“Before I started coming here, I was sluggish, tired, and overweight, and it didn’t matter how much I exercised or what I ate… I would still gain weight. Since coming here, I’ve lost 15 pounds, and I feel so much better. I have a lot more energy, and I sleep better at night. It has made a big difference in my life.” —Jackie B., a Teacher
Are you troubled by low-thyroid symptoms?
A person who isn’t benefiting from enough thyroid hormone (even if they have sufficient thyroid hormone in their blood) will have low-thyroid symptoms. These symptoms include the following:
- Extreme fatigue; a persistent lack of motivation; needing more sleep than others
- Unusual weight gain, even when on a low-calorie diet; excessive water retention
- Having “brain fog,” which means feeling mentally sluggish and forgetful
- Body temperature problems: cold hands and feet; feeling cold when others are not
- Hair loss: thinning hair on scalp and on the body
- Joint and muscle pain
- Feeling depressed
- Very dry skin and scalp
- Frequent insomnia
- Irregular menstrual periods or heavy periods
- Constipation or difficult bowel movements
- Diffculty getting pregnant
- Morning headache that wears off later in the day
Hypothyroidism and Hashimoto’s Disease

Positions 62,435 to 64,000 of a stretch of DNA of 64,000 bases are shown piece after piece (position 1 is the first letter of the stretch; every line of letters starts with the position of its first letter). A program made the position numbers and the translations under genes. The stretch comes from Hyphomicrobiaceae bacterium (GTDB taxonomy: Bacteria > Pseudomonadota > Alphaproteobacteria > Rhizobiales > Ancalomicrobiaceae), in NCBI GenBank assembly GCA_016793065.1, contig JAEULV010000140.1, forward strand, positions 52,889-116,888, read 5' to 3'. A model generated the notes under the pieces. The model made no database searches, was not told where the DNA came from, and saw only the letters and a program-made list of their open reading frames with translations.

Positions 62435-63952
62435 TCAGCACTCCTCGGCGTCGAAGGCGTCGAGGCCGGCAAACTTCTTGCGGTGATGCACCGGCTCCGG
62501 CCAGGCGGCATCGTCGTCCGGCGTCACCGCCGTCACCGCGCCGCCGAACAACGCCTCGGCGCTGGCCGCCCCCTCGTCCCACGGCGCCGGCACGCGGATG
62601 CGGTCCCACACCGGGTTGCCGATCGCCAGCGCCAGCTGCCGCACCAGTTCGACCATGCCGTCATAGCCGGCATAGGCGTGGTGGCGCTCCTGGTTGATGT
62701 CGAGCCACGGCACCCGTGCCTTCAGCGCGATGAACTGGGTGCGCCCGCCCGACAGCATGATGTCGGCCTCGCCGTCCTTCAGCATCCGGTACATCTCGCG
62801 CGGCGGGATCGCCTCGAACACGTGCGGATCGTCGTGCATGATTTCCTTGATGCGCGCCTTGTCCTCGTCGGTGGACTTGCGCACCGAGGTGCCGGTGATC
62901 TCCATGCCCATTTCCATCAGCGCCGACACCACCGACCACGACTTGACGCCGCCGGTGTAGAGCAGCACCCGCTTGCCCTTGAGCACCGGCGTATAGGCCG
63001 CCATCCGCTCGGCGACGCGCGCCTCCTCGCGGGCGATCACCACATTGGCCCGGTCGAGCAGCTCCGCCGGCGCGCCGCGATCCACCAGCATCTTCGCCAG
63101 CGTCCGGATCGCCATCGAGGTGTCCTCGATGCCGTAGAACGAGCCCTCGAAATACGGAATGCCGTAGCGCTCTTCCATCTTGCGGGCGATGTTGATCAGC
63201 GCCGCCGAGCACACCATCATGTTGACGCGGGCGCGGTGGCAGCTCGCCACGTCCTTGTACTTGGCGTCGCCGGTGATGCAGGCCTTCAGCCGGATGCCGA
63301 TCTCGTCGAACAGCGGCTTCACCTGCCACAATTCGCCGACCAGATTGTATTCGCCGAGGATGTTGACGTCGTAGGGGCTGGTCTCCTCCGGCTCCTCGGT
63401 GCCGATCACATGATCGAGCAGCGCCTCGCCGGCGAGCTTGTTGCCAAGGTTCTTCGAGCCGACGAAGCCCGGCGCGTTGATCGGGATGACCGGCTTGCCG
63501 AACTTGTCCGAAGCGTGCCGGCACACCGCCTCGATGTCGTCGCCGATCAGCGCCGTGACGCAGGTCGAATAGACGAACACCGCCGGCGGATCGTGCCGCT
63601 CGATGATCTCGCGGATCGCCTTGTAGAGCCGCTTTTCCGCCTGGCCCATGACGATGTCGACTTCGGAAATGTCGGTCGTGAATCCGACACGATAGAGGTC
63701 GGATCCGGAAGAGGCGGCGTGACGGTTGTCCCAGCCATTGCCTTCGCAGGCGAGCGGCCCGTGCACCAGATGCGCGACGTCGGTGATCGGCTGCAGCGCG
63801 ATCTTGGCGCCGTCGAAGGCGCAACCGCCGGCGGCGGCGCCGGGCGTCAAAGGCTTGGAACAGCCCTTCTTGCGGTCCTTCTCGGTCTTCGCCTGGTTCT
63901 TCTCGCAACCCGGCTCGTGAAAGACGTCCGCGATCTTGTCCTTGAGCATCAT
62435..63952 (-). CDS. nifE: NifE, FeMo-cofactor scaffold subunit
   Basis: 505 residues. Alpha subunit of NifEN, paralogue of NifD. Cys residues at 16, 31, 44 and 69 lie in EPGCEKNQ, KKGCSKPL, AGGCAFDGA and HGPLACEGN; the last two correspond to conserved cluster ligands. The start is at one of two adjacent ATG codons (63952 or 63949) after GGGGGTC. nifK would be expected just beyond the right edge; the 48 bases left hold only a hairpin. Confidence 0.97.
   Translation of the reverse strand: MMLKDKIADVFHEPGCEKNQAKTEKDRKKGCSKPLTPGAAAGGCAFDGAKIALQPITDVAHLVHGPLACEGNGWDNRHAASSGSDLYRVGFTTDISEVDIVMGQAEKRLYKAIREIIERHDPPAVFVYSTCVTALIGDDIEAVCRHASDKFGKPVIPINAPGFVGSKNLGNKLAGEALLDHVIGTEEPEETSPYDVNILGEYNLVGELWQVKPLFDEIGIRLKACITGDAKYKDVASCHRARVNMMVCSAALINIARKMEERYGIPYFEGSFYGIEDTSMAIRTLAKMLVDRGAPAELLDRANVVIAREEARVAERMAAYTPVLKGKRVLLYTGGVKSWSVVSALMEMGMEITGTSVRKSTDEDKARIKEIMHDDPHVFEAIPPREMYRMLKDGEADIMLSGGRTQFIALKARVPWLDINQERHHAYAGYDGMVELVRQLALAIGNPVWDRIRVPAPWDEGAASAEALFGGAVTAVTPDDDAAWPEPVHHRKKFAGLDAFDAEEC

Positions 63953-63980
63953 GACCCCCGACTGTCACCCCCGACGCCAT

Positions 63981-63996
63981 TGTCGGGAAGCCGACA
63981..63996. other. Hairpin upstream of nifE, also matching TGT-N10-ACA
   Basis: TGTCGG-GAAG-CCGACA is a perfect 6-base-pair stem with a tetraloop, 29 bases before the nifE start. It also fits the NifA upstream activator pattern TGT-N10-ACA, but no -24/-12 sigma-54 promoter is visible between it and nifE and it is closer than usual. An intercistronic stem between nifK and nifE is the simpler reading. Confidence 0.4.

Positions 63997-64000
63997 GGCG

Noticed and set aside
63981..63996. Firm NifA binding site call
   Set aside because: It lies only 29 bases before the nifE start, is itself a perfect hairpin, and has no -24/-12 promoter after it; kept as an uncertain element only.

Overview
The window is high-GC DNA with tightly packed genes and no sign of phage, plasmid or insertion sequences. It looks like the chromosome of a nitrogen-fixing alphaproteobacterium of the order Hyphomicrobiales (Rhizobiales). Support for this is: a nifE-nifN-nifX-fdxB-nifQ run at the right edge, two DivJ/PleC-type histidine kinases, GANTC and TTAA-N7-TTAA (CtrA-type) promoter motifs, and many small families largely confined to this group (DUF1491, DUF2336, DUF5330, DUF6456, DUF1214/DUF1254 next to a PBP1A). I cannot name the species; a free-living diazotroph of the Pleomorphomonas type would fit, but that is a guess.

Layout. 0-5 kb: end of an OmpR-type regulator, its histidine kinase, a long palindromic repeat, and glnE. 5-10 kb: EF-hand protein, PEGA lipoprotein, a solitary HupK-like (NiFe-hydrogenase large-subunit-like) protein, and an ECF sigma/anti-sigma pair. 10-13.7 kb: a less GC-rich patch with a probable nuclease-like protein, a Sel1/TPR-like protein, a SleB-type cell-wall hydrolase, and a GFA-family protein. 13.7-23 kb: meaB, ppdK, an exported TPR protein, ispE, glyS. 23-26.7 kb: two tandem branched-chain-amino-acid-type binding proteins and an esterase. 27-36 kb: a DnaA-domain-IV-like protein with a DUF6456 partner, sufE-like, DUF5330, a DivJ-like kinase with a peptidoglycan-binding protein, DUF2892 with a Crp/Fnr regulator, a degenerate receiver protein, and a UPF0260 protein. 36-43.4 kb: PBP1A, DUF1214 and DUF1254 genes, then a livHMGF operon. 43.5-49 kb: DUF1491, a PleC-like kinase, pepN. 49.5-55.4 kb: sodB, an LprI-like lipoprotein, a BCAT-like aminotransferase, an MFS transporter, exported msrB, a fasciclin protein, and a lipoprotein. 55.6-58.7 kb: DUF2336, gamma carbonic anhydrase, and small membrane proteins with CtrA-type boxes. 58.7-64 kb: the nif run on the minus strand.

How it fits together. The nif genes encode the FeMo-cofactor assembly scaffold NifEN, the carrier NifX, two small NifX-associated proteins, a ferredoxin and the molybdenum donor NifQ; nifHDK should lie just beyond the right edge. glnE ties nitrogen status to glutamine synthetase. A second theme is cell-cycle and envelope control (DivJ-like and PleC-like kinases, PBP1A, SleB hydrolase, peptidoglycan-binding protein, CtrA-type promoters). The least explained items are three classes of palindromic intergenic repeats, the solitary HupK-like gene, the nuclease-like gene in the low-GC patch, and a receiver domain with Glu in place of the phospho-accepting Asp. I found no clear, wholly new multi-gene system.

Chronic low-thyroid symptoms are often the result of a condition known as “hypothyroidism,” which means that the thyroid gland is underperforming for some reason. (See Hypothyroidism under Low-Thyroid Problems.) Hypothyroidism might be temporary or lifelong. About 90% of patients diagnosed with hypothyroidism have an autoimmune disorder called Hashimoto’s Disease. (See Hashimoto’s Disease under Low-Thyroid Problems.)
Other Reasons for Low-Thyroid Symptoms
Low-thyroid symptoms can also be the result of other body-system problems. Poor blood-sugar regulation can cause symptoms very similar to an underactive thyroid gland. Hidden food-allergies or an inflammatory (immune) reaction to gluten can also cause some low-thyroid symptoms. Liver dysfunction, too, can prevent proper detoxification and can result in low-thyroid symptoms.
Other possible causes include adrenal exhaustion, from long-term stress, and hormonal changes during menopause. Finally, a problem with thyroid-hormone receptor sites in each cell can also result in low-thyroid symptoms, no matter what level of thyroid hormone is available in the person’s blood.
Thyroid Medication, “Normal” Lab Tests, and Low-Thyroid Symptoms
Clearly, given all of the possible reasons for low-thyroid symptoms, just taking thyroid medication is not the whole answer! Even after a patient has been formally diagnosed with hypothyroidism or Hashimoto’s Disease and has been taking thyroid hormone medication, the same troubling low-thyroid symptoms might persist, despite lab tests that show the patient now has “normal” thyroid levels circulating in the blood.
At Carolinas Thyroid Institute, patients know that we take these ongoing symptoms seriously and have a program to uncover the real reason for them. Using the most up-to-date research, our goal is to heal the underlying cause of these symptoms, in a natural way, and to restore a sense of well-being to patients. (See our patient testimonials under Success Stories.)
The process begins with a free, 15-minute phone consultation with Dr. Steven Roach to discuss persistent low-thyroid symptoms. The doctor will give a quick overview of the process and will determine if your situation is a good fit for the program.